How to Buy a Used Car

Just because you’re buying a used car doesn’t mean you should end up with a lemon.

Buying a car is daunting, especially if you’re after a second-hand one because there are a few more factors to consider than when buying a brand-spanking-new one.

Juliet Potter from has put together a girl’s guide to help you drive away with a pre-loved car that you can keep on loving.

The Pros

You’ve done well in choosing to go with a used car because its depreciation rate plateaus after the first year; meaning you might actually be able to afford your dream car – just not a new one.Then there’s also the lower insurance rate for second-hand cars.

Shop Around

First, you need to decide which kind of second-hand car you’d like – hatch, sedan, SUV, etc. Read some reviews online at, visit a car dealership and read the Classifieds to get an idea of what’s out there.

After you’ve decided on a particular model or style, check out to see what the fair price of the car is so you’ll know what you can expect to pay. This website may also help you if you’re trading-in your old faithful for the new used car.

The Attitude

To find the right used car, you need to apply the same attitude you use for scoring a bargain find at thevintage markets or at Vinnies – it takes time and stamina yet by all means can be a fun process. And just like with market stall owners – be careful how much you reveal to the car seller. As Lady Gaga would say: keep a poker face and don’t show your hand – acting too eager makes the seller think you’re so blinded by your love of the car that they can jack up the price without you realising.


To be at your bargaining best, there are a few things you should do to investigate the car’s history.
First, go for a test drive – we can’t stress this enough. Make sure you try this baby before you fork out your hard-earned cash. Is it comfortable? Safe? How’s the vision? Does it suit your lifestyle?

Next, get the car checked by the NRMA (NSW), RACV (VIC) or equivalent car insurer in your state. They'll inspect the car and give you a condition report you can take back to the seller and use to negotiate the price. If you don't want to do this, ask a mechanic to look over the car and do some basic checks yourself (e.g. are all the lights, windows and locks working? Does the car get hot too quickly? Turn the radio down and listen out for rattles. Is there lots of smoke coming out the exhaust,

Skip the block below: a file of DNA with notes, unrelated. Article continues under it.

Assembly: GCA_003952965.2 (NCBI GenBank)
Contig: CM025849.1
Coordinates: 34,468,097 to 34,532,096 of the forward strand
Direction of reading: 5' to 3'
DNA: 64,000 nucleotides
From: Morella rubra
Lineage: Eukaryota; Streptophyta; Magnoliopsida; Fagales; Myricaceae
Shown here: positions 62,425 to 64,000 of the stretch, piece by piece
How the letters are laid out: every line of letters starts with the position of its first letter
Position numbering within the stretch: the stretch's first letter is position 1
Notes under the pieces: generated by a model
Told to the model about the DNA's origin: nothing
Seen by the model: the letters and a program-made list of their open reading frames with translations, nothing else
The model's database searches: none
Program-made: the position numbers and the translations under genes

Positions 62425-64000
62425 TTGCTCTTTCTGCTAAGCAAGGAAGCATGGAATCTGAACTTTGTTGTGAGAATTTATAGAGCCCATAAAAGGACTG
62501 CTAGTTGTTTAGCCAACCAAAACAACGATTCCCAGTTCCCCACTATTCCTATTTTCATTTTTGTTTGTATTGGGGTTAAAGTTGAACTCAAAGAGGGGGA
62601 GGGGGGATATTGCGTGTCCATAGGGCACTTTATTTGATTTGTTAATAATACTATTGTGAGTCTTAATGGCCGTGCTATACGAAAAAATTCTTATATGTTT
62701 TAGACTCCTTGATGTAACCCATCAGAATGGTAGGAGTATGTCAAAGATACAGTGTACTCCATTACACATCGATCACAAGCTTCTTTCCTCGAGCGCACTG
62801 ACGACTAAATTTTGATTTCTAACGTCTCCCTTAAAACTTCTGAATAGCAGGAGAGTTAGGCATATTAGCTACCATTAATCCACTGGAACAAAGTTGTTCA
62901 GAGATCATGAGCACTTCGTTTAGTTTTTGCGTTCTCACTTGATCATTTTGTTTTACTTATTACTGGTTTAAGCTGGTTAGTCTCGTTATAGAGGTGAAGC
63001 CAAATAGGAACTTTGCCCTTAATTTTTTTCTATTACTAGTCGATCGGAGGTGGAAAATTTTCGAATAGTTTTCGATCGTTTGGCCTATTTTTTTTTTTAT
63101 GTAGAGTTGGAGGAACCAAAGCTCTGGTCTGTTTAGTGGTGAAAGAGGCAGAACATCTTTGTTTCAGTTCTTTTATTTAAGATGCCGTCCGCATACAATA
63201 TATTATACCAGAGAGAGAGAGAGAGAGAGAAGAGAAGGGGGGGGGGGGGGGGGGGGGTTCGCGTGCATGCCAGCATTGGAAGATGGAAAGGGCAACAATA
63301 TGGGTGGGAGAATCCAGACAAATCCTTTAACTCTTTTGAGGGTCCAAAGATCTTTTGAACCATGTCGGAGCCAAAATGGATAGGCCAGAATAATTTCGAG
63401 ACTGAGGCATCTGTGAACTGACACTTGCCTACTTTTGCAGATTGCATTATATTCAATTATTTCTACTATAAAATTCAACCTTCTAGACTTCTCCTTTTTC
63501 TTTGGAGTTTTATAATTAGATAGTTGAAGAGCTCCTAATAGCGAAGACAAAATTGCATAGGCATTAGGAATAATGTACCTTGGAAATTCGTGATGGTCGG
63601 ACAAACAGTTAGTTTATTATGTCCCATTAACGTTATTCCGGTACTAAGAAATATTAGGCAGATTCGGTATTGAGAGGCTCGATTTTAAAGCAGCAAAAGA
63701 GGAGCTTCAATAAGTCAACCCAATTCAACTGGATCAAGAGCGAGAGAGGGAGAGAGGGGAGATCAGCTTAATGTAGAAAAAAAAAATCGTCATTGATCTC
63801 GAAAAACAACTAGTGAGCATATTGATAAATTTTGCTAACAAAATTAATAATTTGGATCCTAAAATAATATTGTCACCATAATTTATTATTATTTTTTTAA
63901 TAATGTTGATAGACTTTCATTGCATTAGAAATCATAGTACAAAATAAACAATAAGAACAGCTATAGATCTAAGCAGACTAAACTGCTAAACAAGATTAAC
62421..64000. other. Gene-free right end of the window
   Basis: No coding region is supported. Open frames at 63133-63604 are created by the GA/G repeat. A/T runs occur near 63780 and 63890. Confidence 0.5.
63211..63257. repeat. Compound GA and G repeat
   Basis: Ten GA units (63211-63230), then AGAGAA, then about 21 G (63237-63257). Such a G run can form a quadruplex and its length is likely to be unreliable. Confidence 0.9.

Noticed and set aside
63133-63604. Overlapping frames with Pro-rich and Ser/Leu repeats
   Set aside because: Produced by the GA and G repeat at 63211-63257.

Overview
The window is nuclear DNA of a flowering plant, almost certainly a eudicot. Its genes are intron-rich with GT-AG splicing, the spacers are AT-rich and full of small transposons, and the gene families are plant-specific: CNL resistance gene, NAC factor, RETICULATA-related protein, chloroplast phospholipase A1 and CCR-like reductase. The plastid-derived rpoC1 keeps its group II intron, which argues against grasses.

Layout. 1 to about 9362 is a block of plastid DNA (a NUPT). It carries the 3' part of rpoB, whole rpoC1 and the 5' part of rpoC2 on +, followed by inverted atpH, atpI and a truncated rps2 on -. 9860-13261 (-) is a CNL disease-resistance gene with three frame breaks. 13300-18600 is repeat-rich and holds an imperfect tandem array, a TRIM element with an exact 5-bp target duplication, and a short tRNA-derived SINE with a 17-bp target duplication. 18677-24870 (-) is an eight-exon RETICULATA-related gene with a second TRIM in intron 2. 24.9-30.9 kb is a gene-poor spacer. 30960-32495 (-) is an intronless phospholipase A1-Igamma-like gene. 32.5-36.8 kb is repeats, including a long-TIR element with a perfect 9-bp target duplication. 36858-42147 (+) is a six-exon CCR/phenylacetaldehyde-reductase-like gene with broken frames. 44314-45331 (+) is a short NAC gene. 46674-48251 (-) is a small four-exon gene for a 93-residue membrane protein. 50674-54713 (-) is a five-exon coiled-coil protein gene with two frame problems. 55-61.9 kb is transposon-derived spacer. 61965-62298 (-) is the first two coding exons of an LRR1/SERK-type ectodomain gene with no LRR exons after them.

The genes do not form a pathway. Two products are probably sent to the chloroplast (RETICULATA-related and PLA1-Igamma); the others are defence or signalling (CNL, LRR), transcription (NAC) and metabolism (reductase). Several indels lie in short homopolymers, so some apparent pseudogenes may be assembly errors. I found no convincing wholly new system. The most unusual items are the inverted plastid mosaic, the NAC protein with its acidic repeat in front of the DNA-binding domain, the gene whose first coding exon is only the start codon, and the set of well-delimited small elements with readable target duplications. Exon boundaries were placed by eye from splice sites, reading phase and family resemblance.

And it’s not just the car itself that may have a history – sometimes there can be a faulty owner who still owes money on the car that could become your debt. Make sure you find out if there are any outstanding debts on your dream car by calling your state’s transport authority and quoting the car’s model and registration details.

A few other key boxes to tick in negotiating the price can include:
* How many kilometres has it done?
* How many services has it had? (Ask for service history records)
* How much registration does it have left?
* Is there any damage to the car?
* Are the mechanics in good order? Is there anything that needs to be fixed?
* Is it still covered under warranty? There’s usually some kind of warranty when you buy from a used car dealership.
* Do they accept trade-ins (if you want to use your current car as ‘cash’)?
* How safe is it? Weigh it up at
* How environmentally friendly is it? Find out at

Once You’ve Bought It

Before you sign for the delivery or pick-up of the car, inspect it in broad daylight to make sure that there are no dents or scratchesthat weren't there before and that the car is exactly as it’s described in any written contracts you may have signed.

Check that the odometer number (how many kilometres it’s done) is reasonable to when you bought it and everything is working like before (lights, electric windows, locks, etc.) Also, there should be a car manual, service book, jack and spare tyre somewhere.
Ensure the appropriate paperwork has been done (contact the car authority in your state for details of what’s required).


You have to register your new car in your name (or switch over registration for used cars that are registered). The procedure can vary from state to state, so contact your state’s transport authority for all the information.

Some states require sellers to have a ‘Roadworthy Certificate’ before they sell a used car. Again, check with your transport authority for the procedures in your state...

NSW: Road Transport Authority (RTA), 13 22 13,
VIC: Vic Roads 13 11 71,
QLD: Transport Queensland, 12 23 80,
TAS: Transport Tasmania, 13 11 71,
SA: Transport SA, 1300 360 067,
WA: DPI, 13 11 56,
ACT: Rego Act, 13 22 13,
NT: Northern Territory Transport Group, (08) 8924 7216,

Happy hunting!

For more female-friendly car advice, head to

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